TESTIMONY TO THE SENATE JUDICIAL PROCEEDINGS COMMITTEE
SB 658 The Marijuana Taxation and Regulation Act
BY: Susan Cochran, President
DATE: February 25, 2014
The League of Women Voters of Maryland supports SB 658 The Marijuana Taxation and Regulation Act.
The LWVMD is a nonpartisan political organization that encourages informed and active participation in government. Small groups of LWV members research an issue and then compile a fact sheet that members use to discuss the topic and try to reach a consensus on positions for purposes of action and advocacy. After studying and discussing “Drug and Controlled Substances Abuse, Policies and Laws in Maryland,” the LWVMD agreed to support thelegalization of marijuana for any use, including medicinal uses, subject to restrictions on production and distribution.
In approaching this study, the League looked at the history of federal, as well as Maryland, laws governing the sale and use of controlled substances. The first federal law regulating drug use, the Pure Food and Drug Act of 1906, required manufacturers to list ingredients and warnings on labels, but no prohibitions were imposed. The Narcotics Control Act of 1914 was intended to regulate the sale of opium, heroin, and cocaine by taxation rather than by prohibition. The Bureau of Narcotics was established in 1932 to take over federal enforcement of opiate and cocaine laws. The Bureau encouraged states to adopt laws criminalizing the use of marijuana. By 1937, when 46 states had laws against marijuana, most with the same rigorous penalties as those for morphine, heroin, and cocaine, the federal government outlawed the non-medicinal possession or sale of pot. Despite testimony from the American Medical Association that recognized marijuana as medicine in good standing, products containing marijuana were all dropped from the U.S. Pharmacopeia by 1941.
The modern war on drugs dates to 1970 when the Comprehensive Drug Abuse Prevention Act put all drugs except alcohol and tobacco under federal control, and to 1972 when Congress created the Drug Enforcement Agency (DEA) to enforce federal drug laws. The Omnibus Drug Act of 1988 created heavier penalties and mandatory sentencing for drug-related felonies.
Maryland’s drug laws parallel federal laws and categorize substances into separate penalty groups based on manufacture, distribution, or possession, and on the amount involved. A Justice Policy Institute study titled “Maryland’s Mandatory Minimum Sentencing Laws: Their Impact on Incarceration, State Resources, and Communities of Color,” observes that Maryland spends the “lion share of its correctional resources on the incarceration of drug-involved individuals.” Maryland has spent $123 million annually to incarcerate drug offenders. Overall, the study shows that mandatory minimum sentencing has a racially disparate impact and costs the state millions in corrections costs. Where a mandatory minimum sentence is required by law, a judge has no discretion and no power to reduce a sentence. A person serving a state or federal mandatory minimum sentence is not eligible for parole.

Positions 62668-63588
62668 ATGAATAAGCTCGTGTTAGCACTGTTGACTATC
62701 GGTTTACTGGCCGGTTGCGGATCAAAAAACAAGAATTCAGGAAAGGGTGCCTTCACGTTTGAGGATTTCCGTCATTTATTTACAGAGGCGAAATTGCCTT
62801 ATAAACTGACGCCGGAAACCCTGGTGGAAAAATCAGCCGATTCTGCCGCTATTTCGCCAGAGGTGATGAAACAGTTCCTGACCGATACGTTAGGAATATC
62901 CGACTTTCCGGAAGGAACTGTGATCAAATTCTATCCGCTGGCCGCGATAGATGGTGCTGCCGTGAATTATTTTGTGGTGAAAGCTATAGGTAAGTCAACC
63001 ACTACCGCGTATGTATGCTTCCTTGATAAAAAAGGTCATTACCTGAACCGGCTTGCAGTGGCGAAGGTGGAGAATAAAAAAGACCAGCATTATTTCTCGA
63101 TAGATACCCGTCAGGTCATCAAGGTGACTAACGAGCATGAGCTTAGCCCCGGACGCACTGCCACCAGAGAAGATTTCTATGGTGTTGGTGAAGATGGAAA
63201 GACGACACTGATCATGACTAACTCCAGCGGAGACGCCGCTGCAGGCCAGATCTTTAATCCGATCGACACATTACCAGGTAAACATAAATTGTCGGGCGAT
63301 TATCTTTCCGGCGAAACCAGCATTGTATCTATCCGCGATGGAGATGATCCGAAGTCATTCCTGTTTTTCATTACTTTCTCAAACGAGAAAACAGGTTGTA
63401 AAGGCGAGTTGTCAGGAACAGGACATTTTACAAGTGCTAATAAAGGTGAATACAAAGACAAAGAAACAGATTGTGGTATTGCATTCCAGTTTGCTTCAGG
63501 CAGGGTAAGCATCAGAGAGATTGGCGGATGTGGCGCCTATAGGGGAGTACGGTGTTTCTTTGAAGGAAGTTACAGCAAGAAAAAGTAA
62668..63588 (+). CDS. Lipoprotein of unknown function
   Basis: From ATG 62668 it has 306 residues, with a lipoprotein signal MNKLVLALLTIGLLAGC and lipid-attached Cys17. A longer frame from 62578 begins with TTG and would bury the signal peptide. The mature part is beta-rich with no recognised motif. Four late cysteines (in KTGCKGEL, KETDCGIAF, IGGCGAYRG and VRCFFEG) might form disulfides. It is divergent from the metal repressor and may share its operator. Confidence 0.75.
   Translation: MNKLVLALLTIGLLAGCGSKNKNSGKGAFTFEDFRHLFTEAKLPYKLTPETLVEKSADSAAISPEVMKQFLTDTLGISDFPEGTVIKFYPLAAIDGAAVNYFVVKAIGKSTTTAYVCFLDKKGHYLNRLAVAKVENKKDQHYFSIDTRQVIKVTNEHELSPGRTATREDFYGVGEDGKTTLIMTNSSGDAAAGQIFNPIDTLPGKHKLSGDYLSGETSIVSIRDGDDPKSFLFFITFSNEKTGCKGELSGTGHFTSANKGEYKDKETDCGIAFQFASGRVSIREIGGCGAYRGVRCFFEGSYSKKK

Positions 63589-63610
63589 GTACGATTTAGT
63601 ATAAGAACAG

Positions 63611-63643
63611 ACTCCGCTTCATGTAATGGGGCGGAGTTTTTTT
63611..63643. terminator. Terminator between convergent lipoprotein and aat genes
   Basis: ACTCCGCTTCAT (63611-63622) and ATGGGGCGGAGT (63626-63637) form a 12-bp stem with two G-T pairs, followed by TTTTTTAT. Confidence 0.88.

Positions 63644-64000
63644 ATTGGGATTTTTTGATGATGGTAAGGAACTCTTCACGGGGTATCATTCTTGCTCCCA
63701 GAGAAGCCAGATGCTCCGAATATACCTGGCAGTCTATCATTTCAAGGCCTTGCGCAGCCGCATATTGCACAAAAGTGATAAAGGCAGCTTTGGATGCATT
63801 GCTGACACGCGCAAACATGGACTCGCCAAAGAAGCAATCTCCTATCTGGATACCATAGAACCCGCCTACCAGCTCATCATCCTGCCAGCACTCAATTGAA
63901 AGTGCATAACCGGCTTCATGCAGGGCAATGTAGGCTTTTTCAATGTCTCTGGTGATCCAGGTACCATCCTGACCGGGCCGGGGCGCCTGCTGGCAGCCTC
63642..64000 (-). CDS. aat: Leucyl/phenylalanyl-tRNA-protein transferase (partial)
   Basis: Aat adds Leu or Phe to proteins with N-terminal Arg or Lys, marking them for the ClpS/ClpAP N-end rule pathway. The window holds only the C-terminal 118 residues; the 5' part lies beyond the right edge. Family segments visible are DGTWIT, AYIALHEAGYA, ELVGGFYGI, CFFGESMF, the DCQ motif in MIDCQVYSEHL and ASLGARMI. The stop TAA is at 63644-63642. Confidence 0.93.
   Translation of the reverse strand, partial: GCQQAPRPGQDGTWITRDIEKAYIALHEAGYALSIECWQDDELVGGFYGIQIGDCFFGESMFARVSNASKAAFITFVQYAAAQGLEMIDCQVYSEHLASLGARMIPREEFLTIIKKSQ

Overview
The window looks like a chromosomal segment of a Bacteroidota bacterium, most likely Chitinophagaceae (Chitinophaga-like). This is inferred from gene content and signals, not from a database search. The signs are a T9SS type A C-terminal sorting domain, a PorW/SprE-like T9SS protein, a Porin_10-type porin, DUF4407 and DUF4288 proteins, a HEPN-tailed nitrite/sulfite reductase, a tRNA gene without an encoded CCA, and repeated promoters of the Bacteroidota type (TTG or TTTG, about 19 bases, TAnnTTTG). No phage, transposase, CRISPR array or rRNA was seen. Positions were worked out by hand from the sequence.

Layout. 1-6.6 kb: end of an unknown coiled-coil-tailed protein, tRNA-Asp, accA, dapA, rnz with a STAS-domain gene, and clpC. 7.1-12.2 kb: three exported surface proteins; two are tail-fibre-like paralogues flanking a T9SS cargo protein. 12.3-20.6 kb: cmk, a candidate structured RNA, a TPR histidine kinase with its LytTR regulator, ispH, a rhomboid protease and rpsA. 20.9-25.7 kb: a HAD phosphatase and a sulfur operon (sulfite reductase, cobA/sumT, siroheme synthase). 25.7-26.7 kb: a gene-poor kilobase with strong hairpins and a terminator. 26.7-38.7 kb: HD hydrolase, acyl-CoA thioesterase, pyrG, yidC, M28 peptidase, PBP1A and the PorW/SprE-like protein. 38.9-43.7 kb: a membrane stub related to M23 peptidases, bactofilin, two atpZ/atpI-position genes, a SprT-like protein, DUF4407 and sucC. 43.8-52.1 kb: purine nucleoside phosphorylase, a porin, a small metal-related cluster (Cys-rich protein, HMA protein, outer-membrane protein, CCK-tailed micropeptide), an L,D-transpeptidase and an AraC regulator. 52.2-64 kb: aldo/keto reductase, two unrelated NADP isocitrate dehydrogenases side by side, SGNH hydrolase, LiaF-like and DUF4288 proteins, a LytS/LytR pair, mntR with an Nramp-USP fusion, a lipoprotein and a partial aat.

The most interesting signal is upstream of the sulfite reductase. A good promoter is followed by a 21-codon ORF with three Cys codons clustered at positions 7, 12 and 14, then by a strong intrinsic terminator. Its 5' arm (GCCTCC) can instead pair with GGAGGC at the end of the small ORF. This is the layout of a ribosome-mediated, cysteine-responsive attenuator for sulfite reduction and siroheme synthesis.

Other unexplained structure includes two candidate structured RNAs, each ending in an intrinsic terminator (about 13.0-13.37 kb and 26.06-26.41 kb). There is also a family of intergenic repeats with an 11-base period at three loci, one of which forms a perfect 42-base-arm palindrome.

According to the U.S. Bureau of Justice Statistics, as reported in the Winter 2011 issue of The Wilson Quarterly, drug offenders now account for 20 percent of inmates in federal and state prisons and local jails, which is up from only 6 percent in 1980. A “chronic offender may cost more than $7 million” in the course of a criminal career involving controlled substances. Calling the “war on drugs a dismal failure,” New York Times columnist Nicholas Kristoff cited in 2009 figures from Harvard Economist Jeffrey Miron that federal, state, and local governments have spent $44.1 billion annually to enforce drug prohibitions.
In her 2010 book titled The New Jim Crow, Michelle Alexander provides an in-depth exploration of the institutionalized racism in poverty-stricken inner cities, where selling drugs may be the only “employment” available to survive. According to a survey by the Department of Health and Human Services, there are four times as many white drug users as black users, but blacks represent more than half of those imprisoned on drug charges. Alexander also disparages “absurdly severe” sentencing rates combined with laws that make it legal to discriminate against even nonviolent former felons in hiring, housing, and education, which she characterizes as nothing less than a new racial caste system.
In April 2009, Steven Duke pointed out in The Wall Street Journal that the drug-fueled murders and mayhem in Mexico bring to mind the Prohibition-era killings in Chicago. Duke argued that the only long-term solution is to legalize the drugs we overlooked when we repealed Prohibition in 1933. “What we can do is eliminate the black market for drugs by regulating and taxing them as we do our two most harmful recreational drugs, tobacco and alcohol.” He noted that the entire American demand can be met by growing it at home. If we taxed the marijuana agribusiness at rates similar to those for tobacco and alcohol, we could raise about $10 billion in taxes per year, and save another $10 billion we now spend on law enforcement and incarceration.
The LWVMD urges this Committee to pass SB 658 to tax, regulate, and legalize marijuana.